A central register of beneficial owners and a review of ‘pre-pack’ takeovers of failed businesses are among measures proposed in a shake-up of company law today.
A discussion paper published by the department for Business, Innovation & Skills sets out how the UK proposes to carry out its commitment at last month’s G8 summit to create a central registry of companies’ beneficial owners.
It also proposes the abolition of bearer shares and measures to tackle misuse of corporate directors and nominee directors.
The paper also sets out ways of making directors, including directors of banks, more accountable for misconduct or company failure. Regulators would have greater powers to disqualify directors in specific sectors and courts will be able to take more account of the social impacts of directors’ actions.
Vince Cable (pictured), business secretary, announced the measures at a conference on responsible capitalism. ‘We’re now shining a light on who really owns and controls companies in the UK,’ Cable said.
‘We’re also proposing tough measures to beef up the system for holding directors to account if they don’t play by the rules or take their responsibilities seriously. This will mean honest, hard-working directors are not disadvantaged and will give the public greater confidence that irresponsible directors will face consequences for their actions.’
The central registry information on beneficial ownership would be maintained by Companies House and hold information on individuals with more than 25% of shares or voting rights in a company, or who otherwise control the way a company is run.
There is currently no requirement for companies to hold information on beneficial owners as a matter of course.
The Financial Action Task Force, the inter-governmental body that sets standards on combating money laundering and terrorist financing, recommends that: ‘Competent authorities should be able to obtain, or have access in a timely fashion to, adequate, accurate and current information on the beneficial ownership and control of companies and other legal persons’.
This recommendation is reflected in EU proposals for a fourth money laundering directive, currently being negotiated.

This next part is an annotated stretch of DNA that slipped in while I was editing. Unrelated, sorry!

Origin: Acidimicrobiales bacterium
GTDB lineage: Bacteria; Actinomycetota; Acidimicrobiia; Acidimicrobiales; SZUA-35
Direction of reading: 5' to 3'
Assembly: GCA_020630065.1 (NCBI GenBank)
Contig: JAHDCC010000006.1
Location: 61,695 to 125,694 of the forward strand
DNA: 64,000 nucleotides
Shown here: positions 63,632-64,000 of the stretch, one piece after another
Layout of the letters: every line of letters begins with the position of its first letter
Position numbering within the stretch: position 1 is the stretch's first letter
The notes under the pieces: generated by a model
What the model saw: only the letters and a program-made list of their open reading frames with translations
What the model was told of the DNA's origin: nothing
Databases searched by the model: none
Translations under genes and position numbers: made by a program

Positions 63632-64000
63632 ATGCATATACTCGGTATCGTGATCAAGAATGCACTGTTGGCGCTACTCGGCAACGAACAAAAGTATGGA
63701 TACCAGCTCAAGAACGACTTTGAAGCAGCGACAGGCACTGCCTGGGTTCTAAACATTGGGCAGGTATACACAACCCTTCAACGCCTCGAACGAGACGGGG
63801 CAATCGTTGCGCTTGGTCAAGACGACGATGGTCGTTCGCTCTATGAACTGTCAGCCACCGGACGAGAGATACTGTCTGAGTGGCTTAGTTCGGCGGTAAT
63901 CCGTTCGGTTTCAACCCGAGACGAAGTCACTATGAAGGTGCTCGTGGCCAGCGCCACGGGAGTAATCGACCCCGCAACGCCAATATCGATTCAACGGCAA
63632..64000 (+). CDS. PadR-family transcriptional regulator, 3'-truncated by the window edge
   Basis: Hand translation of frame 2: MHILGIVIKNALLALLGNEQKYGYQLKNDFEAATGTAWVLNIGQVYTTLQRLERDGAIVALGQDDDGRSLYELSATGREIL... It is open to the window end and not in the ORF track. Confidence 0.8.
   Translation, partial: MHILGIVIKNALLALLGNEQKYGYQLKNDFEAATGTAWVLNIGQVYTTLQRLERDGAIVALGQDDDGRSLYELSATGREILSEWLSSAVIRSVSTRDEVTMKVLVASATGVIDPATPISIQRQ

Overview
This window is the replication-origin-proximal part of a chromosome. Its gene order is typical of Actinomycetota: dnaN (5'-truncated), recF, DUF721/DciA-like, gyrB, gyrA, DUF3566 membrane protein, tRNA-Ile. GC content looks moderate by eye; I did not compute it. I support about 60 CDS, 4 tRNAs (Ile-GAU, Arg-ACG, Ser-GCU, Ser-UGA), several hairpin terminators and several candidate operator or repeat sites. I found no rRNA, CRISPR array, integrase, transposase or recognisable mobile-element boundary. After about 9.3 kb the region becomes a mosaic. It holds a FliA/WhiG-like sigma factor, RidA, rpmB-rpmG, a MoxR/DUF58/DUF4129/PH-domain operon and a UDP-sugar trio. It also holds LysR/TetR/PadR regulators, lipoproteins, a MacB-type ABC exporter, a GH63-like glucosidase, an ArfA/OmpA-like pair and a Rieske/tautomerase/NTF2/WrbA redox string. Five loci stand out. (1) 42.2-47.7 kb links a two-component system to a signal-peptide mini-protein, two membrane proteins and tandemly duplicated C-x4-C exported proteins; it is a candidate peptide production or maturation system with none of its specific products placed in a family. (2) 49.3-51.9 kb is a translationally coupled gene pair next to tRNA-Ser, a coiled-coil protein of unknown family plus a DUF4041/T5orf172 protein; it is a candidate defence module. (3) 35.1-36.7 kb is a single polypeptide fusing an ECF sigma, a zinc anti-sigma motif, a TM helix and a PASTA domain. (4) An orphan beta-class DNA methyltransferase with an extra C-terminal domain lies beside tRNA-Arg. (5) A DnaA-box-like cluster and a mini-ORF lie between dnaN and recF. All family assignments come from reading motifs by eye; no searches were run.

Today’s discussion paper admits that obtaining information on beneficial ownership may be difficult. ‘Our starting point is to give all companies the power to ask detailed questions in relation to their beneficial ownership.
‘The Companies Act 2006 already enables public companies to do this, but not private companies. We then consider what additional obligations might be required to ensure that information on all companies’ beneficial ownership is provided to the registry.’
Key questions include whether information in the registry should be made public, what information is to be provided and how it is to be updated, the paper says.
The Law Society’s company law committee said it was pleased that the government is seeking views rather than setting its proposals in stone. ‘Clearly BIS are interested in the views of practitioners which is good news,’ said Kathleen O'Reilly, chair.
‘We are keen to ensure that the attractiveness of UK company law is maintained. We welcome the opportunity to consider the objectives and the detail of the BIS action plan, including, for example, on how BIS sees the proposed beneficial ownership register working in practice and what the proposed role of Companies House will be.’
The ‘trust’ section of the paper proposes giving courts the power to make compensation awards against a director when making a disqualification order and allowing liquidators to sell or assign fraudulent trading actions to creditors. A review into the use of pre-pack administrations will look at whether such deals encourage growth and employment and provide value for creditors.
In the legal sector, this was the controversial insolvency vehicle through which DWF acquired the collapsed Cobbetts earlier this year, while leaving creditors likely to recoup little or nothing of what they are owed.
The review follows a call by the Business, Innovation & Skills select committee earlier this year, which said such deals are not transparent enough to unsecured creditors. The review will report back early next year.
The Confederation of British Industry reacted coolly to the paper.
'We back the broad drive for greater trust and transparency to promote more responsible capitalism but this must be proportionate without adding extra red tape for the sake of it,' said Katja Hall, chief policy director. Company law should be consistent, with directors’ duties common across all parts of the economy, so we’re concerned with the emergence of a piecemeal approach.'